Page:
26. James Young

Director | On Trial

James Young was born on January 1, 1872 in Baltimore, Maryland, USA. He was a director and actor, known for On Trial (1917), David Garrick (1914) and Beau Brummel (1913). He was married to Clara Whipple, Clara Kimball Young and Julie de Valera-Porkosky. He died on June 9, 1948 in New York City, New...

27. Paul Powell

Director | The Crimson Challenge

Paul Powell was born on September 6, 1881 in Peoria, Illinois, USA as Paul Mahlon Powell. He was a director and writer, known for The Crimson Challenge (1922), The Blinding Trail (1919) and Her Market Value (1925). He was married to Valerie McDonald. He died on July 2, 1944 in Pasadena, California,...

28. Raoul Walsh

Director | Sadie Thompson

Raoul Walsh's 52-year directorial career made him a Hollywood legend. Walsh was also an actor: He appeared in the first version of W. Somerset Maugham's "Rain" renamed Sadie Thompson (1928) opposite Gloria Swanson in the title role. He would have played the Cisco Kid in his own film In Old Arizona ...

29. John Farrow

Director | Wake Island

John Farrow wrote short stories and plays during his four-year career in the navy. In the late 1920s he came to Hollywood as a technical advisor for a film about Marines and stayed as a screenwriter, from A Sailor's Sweetheart (1927) through Tarzan Escapes (1936). He married Tarzan's Jane, Maureen ...

from Australia

30. Edmund Goulding

Director | Grand Hotel

London-born Edmund Goulding was an actor/playwright/director on the London stage, and entered the British army when WWI broke out. Mustered out of the service because of wounds suffered in battle, he emigrated to the U.S. in 1921. He obtained assignments as a screenwriter in Hollywood, wrote a ...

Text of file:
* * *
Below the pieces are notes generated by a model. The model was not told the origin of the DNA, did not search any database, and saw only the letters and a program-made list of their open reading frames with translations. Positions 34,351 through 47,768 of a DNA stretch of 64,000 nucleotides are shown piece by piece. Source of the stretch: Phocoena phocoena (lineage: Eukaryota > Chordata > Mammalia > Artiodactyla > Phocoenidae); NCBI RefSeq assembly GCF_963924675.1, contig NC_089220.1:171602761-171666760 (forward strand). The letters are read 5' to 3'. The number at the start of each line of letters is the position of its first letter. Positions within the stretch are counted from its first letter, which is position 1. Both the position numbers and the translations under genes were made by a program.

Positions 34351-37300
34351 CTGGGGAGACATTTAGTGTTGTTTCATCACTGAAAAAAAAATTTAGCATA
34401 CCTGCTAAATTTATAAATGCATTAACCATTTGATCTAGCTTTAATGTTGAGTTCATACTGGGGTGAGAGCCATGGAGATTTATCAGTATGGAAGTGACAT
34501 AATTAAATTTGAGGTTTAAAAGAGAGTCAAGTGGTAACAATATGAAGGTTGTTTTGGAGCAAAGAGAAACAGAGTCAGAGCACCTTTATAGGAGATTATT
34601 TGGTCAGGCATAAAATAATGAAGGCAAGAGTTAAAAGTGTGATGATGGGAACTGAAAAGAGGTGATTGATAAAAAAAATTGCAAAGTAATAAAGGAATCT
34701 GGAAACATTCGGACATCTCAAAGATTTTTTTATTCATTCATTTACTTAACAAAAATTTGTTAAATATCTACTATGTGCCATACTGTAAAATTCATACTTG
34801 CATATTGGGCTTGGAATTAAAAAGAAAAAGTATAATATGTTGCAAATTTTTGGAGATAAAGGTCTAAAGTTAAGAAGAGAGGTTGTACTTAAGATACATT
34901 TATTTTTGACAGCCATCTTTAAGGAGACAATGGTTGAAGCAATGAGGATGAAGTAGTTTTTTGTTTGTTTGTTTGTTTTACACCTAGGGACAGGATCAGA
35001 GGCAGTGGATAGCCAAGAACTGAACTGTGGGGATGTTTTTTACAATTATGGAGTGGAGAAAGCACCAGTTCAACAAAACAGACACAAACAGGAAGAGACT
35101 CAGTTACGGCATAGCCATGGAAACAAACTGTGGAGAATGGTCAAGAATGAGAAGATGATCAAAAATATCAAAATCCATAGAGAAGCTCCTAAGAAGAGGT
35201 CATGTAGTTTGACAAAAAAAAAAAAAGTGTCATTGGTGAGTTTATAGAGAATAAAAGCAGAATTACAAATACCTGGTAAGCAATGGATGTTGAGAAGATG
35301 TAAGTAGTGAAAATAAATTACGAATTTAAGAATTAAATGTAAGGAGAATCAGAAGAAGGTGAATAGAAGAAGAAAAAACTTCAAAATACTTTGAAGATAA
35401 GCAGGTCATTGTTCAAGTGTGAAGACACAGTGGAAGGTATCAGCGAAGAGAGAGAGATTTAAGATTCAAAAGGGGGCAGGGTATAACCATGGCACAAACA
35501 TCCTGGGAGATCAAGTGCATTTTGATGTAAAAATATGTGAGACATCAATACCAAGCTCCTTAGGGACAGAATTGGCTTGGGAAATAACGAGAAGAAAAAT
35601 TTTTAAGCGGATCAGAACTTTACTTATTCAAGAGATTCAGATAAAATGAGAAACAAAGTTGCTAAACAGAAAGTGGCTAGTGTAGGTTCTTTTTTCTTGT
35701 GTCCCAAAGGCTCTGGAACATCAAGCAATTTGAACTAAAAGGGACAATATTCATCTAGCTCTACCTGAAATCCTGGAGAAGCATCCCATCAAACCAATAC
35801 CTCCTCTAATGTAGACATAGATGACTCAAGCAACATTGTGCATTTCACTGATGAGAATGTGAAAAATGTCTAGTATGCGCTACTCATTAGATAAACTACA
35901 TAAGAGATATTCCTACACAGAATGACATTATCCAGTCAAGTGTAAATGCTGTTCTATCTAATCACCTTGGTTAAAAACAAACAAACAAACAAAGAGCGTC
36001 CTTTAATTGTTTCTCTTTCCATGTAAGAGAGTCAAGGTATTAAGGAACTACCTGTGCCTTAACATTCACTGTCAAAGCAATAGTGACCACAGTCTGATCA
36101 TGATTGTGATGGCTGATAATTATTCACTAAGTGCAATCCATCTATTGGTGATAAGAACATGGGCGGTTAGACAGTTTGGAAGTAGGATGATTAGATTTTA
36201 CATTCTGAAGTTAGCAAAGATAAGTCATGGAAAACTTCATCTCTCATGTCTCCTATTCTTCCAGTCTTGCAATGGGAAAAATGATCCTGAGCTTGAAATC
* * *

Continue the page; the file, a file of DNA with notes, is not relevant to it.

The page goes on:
from England

31. James Cruze

Actor | The Covered Wagon

Coming from a Mormon family in Utah, James Cruze was reportedly part Ute Indian. He worked as a fisherman to pay his way through drama school. Among his former wives were actresses Betty Compson (also from Utah) and Marguerite Snow. He was also married to Alberta McCoy (died on July 7, 1960), who ...

32. Sidney Franklin

Director | The Good Earth

Sidney Franklin was involved in amateur filmmaking while still at school. With his brother Chester M. Franklin, he wrote, directed and edited a short film, The Baby (1915), at a cost of $400. Somehow it attracted the interest of D.W. Griffith, who decided to put the brothers to work making ...

33. William A. Wellman

Director | A Star Is Born

William Wellman, the Oscar-winning screenwriter-director of the original A Star Is Born (1937), was called "Wild Bill" during his World War I service as an aviator, a nickname that persisted in Hollywood due to his larger-than-life personality and lifestyle.

A leap-year baby born in 1896 on the 29th...

34. Maurice Tourneur

Director | Au nom de la loi

Screenwriter and director Maurice Tourneur was born Maurice Thomas in the Parisian suburb of Belleville on February 2, 1873, the son of a jewelry merchant. He was trained and employed as a graphic designer and a magazine illustrator as a young man. After serving in a French artillery unit in ...